The problem here is that we’ve not seen Bit come to this realization. Groff seems to try and circumvent the problem that Room encountered (where a microcosm of the world is seen through a precocious youngster’s eyes – and then they are thrown into the big real world and the novel falls flat on its face) by skipping over that reentry period – but in doing so, she encounters a different problem: we lose a certain amount of our connection with Bit. We hear about his life in passing and then are expected to still have the same connection we had with his childhood incarnation – but he has changed and so he is fundamentally not the same. Thus, how can we feel the same about him?
Anyway, he much more interesting partner narrative to that of Arcadia (the rise, the fall, the time after) is the story of Bit and his mother Hannah. Sure, father Abe and wife Helle and daughter Grete and all sorts of other supporting characters appear – but this novel is, truly, about a mother and a son. It’s that narrative that really got to me. Bit’s connection to his mother and the way that Groff evokes exactly what it’s like for a little boy to interact with his mother… I certainly don’t actively remember being a little kid and interacting with my mom – nobody can really truly remember those days. We just have a hazy recollection, pieced together from stories and photos and imprints of feelings… but maybe a sudden smell will remind you of baking a cake or of a perfume worn on a night your parents went out on a date. A taste you’d thought you’d forgotten brings back the sensation of a room that doesn’t exist anymore and a mom who is far younger than you ever could remember her being. Except in this novel, we’re actually seeing those memories happen in ‘real time’. Does that make sense? I guess what I’m trying to say is that Groff manages to make the present-tense action of the novel feel like those sudden, unexpected, wonderful memories that we catch a glimpse of before they fade away again. It’s a deft trick and she doesn’t tap that well often enough during the novel – there could’ve been so much more.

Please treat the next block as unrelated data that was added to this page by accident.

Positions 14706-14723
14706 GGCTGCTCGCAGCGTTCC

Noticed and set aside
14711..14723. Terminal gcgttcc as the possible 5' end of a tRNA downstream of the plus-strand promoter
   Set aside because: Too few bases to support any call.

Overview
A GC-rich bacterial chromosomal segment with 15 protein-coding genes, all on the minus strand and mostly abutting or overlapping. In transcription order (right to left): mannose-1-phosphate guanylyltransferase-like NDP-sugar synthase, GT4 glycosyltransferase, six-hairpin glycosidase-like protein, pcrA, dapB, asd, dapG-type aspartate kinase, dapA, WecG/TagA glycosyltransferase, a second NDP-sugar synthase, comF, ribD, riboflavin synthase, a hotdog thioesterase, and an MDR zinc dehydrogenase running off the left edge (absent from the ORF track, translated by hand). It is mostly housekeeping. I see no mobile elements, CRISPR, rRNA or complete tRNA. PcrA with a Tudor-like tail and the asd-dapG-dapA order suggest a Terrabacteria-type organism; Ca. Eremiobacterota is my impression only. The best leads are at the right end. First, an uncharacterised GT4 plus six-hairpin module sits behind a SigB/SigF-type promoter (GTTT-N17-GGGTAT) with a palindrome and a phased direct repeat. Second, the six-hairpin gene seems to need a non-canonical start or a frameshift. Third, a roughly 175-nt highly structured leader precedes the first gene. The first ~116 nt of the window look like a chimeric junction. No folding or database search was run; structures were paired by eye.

There’s also an interesting counterpoint to this relationship, as Bit has to take more care of Hannah as she gets older – the inevitable reversal of the mother-child relationship. It is evocative for any child to be there with Bit as he, without hesitating, begins to shoulder that burden – without even questioning whether or not he should, because, of course he should and will. That is what children do. But it isn’t out of obligation – it is out of love. And while that last third of the novel (with the half-hearted pandemic sub-subplot out in the world) drags on, feeling twice its length, the conclusion of Bit and Hannah’s story is beautiful and worth the slog.
Rating: 3 out of 5. I really liked The Monsters of Templeton, Groff’s first book – and I expected amazing things from this one. Perhaps because my expectations were so high or perhaps because the novel just simply is a little more unfocused and ethereal, I was let down. I had trouble staying engaged – I wanted it to be over, I wanted to move on, I was losing interest at light speed after they left the commune… but, at the same time, the story of a boy and his mother was beautifully done. Makes me think of my own hippy mom (Hi Mom.) and the memories that’ve built up there – and a book that does something like that can’t be bad.